EGU General Assembly 2022
© Author(s) 2022. This work is distributed under
the Creative Commons Attribution 4.0 License.

Bias adjustment of RCM simulations in high-latitude catchments: complexity versus skill in a changing climate

Claudia Teutschbein1, Faranak Tootoonchi1, Andrijana Todorovic2, Olle Räty3, Jan Haerter4,5,6, and Thomas Grabs1
Claudia Teutschbein et al.
  • 1Uppsala University, Department of Earth Sciences, Program for Air, Water and Landscape Sciences, Uppsala, Sweden
  • 2University of Belgrade, Faculty of Civil Engineering, Institute for Hydraulic and Environmental Engineering, Belgrade, Serbia
  • 3Finnish Meteorological Institute, Helsinki, Finland
  • 4Niels Bohr Institute, University of Copenhagen, Copenhagen, Denmark
  • 5Physics and Earth Sciences, Jacobs University Bremen, Bremen, Germany
  • 6Complexity and Climate, Leibniz Center for Tropical Marine Research, Bremen, Germany

For climate-change impact studies at the catchment scale, meteorological variables are typically extracted from ensemble simulations provided by global (GCMs) and regional climate models (RCMs), which are then downscaled and bias-adjusted for each study site. For bias adjustment, different statistical methods that re-scale climate model outputs have been suggested in the scientific literature. They range from simple univariate methods that adjust each meteorological variable individually to more complex and statistically as well as computationally more demanding multivariate methods that take existing relationships between meteorological variables into consideration. While several attempts have been made over the past decade to evaluate such methods in various regions, there is no guidance for choosing an appropriate bias adjustment method in relation to the study question at hand. In particular, the question whether more complex multivariate methods are worth the effort by resulting in better adjustments of a wide range of univariate, multivariate and temporal features, remains unanswered.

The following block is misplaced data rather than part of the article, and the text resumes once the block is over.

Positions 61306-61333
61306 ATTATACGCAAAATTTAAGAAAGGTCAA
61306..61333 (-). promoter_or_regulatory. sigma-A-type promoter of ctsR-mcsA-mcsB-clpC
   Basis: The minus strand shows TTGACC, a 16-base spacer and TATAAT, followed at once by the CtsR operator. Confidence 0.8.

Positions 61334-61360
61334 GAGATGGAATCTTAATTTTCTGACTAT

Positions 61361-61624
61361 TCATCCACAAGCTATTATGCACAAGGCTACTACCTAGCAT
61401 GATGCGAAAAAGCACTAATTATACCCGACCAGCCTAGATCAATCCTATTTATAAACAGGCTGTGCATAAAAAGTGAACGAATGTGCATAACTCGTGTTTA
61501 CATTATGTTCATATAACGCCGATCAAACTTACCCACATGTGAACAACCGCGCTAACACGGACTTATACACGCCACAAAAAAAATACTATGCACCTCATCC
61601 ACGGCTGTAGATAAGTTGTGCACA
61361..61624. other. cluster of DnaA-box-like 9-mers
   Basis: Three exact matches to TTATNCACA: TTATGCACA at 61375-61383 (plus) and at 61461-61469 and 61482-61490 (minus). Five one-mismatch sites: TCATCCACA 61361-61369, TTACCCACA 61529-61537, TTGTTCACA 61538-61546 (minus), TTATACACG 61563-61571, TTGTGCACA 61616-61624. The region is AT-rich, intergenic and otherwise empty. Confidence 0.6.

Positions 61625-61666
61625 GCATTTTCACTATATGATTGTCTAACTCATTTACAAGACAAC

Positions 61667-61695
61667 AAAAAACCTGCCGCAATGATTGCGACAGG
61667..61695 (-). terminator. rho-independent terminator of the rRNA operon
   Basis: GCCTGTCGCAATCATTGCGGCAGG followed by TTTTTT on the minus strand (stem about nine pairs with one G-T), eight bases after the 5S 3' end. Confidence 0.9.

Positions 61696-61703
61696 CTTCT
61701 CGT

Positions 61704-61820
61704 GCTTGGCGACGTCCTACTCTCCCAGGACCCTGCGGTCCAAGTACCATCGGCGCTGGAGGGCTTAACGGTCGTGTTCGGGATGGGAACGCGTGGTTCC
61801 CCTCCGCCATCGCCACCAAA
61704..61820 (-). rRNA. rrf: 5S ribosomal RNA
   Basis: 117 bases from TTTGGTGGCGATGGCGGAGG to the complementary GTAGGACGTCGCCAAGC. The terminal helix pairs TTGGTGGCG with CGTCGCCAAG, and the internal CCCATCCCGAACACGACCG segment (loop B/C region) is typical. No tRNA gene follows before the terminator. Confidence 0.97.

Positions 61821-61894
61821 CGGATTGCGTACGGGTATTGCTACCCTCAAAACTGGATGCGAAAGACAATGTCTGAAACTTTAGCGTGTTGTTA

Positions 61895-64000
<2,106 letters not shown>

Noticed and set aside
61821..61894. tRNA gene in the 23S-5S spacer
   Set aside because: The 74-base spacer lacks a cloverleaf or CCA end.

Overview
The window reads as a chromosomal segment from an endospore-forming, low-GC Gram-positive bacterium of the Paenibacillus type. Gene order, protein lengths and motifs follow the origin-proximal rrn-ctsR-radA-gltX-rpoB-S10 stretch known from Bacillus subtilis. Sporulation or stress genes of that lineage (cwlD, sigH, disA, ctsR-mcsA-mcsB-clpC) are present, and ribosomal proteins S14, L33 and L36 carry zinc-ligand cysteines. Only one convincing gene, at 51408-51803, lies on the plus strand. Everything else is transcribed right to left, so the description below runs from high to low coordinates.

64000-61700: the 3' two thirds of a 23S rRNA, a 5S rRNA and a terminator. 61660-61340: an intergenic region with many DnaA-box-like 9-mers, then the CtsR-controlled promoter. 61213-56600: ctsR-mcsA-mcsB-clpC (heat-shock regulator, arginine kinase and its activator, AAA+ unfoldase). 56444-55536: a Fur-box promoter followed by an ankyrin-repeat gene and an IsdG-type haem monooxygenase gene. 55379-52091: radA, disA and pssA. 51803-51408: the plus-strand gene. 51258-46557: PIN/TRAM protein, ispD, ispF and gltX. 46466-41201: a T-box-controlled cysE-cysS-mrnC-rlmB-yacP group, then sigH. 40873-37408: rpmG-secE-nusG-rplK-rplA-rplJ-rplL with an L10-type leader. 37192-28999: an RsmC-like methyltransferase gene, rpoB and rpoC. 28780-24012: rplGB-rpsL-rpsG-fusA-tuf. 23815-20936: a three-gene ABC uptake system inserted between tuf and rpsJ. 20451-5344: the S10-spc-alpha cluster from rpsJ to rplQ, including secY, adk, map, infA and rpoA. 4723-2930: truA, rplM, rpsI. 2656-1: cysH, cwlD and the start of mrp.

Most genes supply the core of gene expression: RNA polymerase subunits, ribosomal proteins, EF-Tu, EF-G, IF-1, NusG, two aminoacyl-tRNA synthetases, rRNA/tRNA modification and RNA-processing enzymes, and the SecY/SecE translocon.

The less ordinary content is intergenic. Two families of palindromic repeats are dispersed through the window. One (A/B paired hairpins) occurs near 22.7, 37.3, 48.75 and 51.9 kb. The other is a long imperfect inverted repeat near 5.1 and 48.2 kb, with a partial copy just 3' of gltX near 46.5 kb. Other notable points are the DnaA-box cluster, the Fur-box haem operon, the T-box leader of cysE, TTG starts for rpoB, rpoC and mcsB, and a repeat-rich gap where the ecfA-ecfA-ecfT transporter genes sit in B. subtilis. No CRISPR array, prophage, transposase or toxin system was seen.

We here present an approach to systematically assess the performance of the most commonly used univariate and multivariate bias adjustment methods at different catchment scales in Sweden. Based on a multi-catchment and multi-model approach, we evaluated numerous univariate, multivariate and temporal features of precipitation, temperature and streamflow. Finally, we discuss potential benefits (skills and added value) and trade-offs (complexity and computational demand) of each method, in particular for hydrological climate-change impact studies in high latitudes.

How to cite: Teutschbein, C., Tootoonchi, F., Todorovic, A., Räty, O., Haerter, J., and Grabs, T.: Bias adjustment of RCM simulations in high-latitude catchments: complexity versus skill in a changing climate, EGU General Assembly 2022, Vienna, Austria, 23–27 May 2022, EGU22-10396,, 2022.